Your garden is your sanctuary. It’s where you go to not only relax and replenish your energy but also to explore, dig and cultivate. As many gardeners will tell you, this is an inexpensive fun and easy way to do everything from putting food on the table to filling a vase with flowers – not to mention the perfect way to destress and recharge – try a little weeding when you are feeling frustrated!
All you need to do to lift your spirits is to step outside into a beautiful garden. If you need to feel rewarded for hard work, simply watch a new shoot emerge on a plant that you have been nurturing or the appearance of buds on your favourite bush in spring.
Sean Granger, General Manager of Granny Mouse Country House and Spa, is lucky enough to step out into one of the most beautiful gardens in the midlands when he needs some time out. He admits that it has taken many years of enjoyable, but hard work and some important planning as well to create a natural masterpiece that not only appeals to humans but is also the perfect place for nature to thrive.
Here are five tips on getting it right the first time and avoiding some classic mistakes whilst creating a beautiful garden that you can enjoy for years to come:
- Don’t scrimp on colour or contrast.
You want to have colour as it adds life to your garden. This can be anything from a group of colourful seedlings for the spring, a flowering tree or shrub that has been strategically positioned or even different shades on variegated leaves. You can either go for mass plantings of lots of colourful plants to create larger bursts of colour or team matching colours together, remembering that colours like blues and whites are relaxing, whilst reds, bright oranges and yellows stimulate energy.
- Remember to not over crowd
When planting, remember to leave sufficient space between your beauties so they can grow. Consult your gardening or nursery expert or read labels when buying so that you not only know where to plant them, but also how big they will grow and if they will spread. That way, your plants won’t look cramped up like commuters on a train in peak hour! Seriously though, crowded plants suffer from nutrient deficiencies, poor air circulation and then have to compete for moisture and sunlight, so you can’t enjoy them to the full.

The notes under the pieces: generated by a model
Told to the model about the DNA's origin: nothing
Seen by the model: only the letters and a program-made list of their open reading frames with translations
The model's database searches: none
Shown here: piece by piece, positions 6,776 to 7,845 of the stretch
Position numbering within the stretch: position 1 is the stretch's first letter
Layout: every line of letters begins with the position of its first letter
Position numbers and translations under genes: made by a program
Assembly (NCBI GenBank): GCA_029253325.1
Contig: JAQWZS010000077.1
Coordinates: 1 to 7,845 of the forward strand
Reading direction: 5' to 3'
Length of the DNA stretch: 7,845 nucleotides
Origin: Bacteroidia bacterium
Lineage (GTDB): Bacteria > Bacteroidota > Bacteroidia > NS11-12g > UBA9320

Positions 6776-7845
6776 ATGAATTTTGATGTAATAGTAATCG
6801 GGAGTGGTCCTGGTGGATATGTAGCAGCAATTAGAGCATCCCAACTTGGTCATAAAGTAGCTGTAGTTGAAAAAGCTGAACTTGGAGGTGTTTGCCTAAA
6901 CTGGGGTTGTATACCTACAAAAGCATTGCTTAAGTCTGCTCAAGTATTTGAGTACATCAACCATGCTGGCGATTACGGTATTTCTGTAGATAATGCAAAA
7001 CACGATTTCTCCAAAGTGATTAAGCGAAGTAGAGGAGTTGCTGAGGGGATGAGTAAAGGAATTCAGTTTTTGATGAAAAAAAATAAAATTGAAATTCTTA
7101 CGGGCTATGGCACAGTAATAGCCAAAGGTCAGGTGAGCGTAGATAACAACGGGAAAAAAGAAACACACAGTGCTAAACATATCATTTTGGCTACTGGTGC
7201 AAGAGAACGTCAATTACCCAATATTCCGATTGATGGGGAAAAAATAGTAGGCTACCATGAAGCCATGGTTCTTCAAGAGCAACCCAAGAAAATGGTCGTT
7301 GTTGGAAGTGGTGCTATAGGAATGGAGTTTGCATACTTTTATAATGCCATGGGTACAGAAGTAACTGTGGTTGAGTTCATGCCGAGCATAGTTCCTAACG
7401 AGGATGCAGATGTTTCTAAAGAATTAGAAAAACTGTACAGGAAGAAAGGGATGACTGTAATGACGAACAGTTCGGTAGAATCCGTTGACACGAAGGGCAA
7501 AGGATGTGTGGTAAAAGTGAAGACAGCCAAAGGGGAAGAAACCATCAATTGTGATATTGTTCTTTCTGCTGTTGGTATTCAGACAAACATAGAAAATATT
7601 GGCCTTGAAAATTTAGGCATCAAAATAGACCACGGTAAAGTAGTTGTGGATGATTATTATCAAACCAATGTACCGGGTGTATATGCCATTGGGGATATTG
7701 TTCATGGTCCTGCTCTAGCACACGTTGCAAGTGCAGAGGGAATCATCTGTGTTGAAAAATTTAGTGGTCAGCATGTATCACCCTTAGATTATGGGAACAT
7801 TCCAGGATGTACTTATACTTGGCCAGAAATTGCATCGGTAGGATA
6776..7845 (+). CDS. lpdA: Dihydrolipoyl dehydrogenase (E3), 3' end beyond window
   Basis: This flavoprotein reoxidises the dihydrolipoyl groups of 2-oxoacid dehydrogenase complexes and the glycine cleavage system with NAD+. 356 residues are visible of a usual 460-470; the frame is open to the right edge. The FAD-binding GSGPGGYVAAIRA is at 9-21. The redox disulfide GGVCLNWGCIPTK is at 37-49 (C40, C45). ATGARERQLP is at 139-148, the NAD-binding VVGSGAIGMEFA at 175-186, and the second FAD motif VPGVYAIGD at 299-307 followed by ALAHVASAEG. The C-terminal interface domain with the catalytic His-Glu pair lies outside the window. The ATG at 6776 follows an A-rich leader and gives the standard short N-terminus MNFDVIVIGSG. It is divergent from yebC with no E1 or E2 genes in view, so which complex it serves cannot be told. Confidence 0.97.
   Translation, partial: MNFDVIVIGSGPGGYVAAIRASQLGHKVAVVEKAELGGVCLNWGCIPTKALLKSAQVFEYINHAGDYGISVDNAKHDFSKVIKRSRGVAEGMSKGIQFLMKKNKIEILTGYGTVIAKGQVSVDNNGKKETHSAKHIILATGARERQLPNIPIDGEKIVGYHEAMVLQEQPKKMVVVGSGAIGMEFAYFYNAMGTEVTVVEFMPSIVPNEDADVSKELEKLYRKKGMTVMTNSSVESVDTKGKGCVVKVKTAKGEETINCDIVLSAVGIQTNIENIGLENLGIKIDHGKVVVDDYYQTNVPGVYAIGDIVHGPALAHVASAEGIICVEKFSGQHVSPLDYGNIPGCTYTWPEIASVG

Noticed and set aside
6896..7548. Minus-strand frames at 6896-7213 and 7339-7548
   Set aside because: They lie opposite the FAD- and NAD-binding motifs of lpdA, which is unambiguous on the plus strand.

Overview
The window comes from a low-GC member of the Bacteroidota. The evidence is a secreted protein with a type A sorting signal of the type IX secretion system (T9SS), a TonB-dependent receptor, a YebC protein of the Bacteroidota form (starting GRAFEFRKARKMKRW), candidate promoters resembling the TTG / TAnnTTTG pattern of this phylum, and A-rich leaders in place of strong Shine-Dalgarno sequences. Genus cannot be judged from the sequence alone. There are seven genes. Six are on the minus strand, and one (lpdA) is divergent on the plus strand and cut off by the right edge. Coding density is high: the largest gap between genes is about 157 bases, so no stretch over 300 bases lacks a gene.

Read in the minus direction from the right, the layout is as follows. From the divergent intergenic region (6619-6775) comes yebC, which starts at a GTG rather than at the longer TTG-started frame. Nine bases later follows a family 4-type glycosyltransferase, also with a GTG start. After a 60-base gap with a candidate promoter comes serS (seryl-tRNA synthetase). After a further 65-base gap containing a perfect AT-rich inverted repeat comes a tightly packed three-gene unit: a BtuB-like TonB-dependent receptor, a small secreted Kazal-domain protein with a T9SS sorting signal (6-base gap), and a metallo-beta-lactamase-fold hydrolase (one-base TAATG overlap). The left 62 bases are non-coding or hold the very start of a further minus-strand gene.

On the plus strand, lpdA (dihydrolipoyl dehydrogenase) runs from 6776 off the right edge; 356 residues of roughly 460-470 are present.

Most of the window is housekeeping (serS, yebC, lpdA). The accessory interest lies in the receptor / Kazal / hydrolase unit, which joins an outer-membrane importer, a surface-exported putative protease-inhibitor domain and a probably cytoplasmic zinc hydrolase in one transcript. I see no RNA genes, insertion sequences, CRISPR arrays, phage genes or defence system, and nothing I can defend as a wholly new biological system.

- Understand shade and water for your garden
This is the most common of all landscaping mistakes. When you’re buying seeds or plants, don’t just grab a multitude of plants without taking into account the fundamentals – how much space you have, whether the plants you are selecting like to grow in the shade or direct sunlight (if you get that wrong they will refuse to grow and flower) and whether they need plenty of water or will die if they are over watered. Try to group plants with similar needs together so that you don’t have to water the whole garden every day and can just target a small group of moisture loving plants more often.
- Planting too early or too late
All seeds have an optimum temperature at which they sprout. Seeds that sprout at warm temperatures won’t do well if sown too early in the spring. The best way to avoid planting too early is to get a good soil thermometer and know the average last frost date for your area. It’s the same with planting too late, especially when plants freeze before their flowers or fruits have time to mature. Sometimes, simply googling can give you information about the best time to plant a specific variety.
- Under watering or over watering
Neglecting to water the garden can be a problem where the climate is hot or dry or both. Under watering is especially a problem for sprouting seeds or new transplants. A great gardening tip is the finger test which can tell you whether or not your garden needs to be watered. If your garden is loamy, stick your finger 4cm into the soil. If it’s moist, it doesn’t need water. For sandy soil, check 8cm down. Overwatering is worse, as the roots then don’t get to enjoy enough oxygen. When plants wilt can be the first sign. Just bear in mind many garden plants wilt in the daytime heat and revive when the temperature cools. Watering deeply and less often is a great tip. In hot climates, try to water in the early morning or late afternoon to minimize evapouration and mulch your beds with leaves or grass cuttings to keep in the moisture and discourage weeds.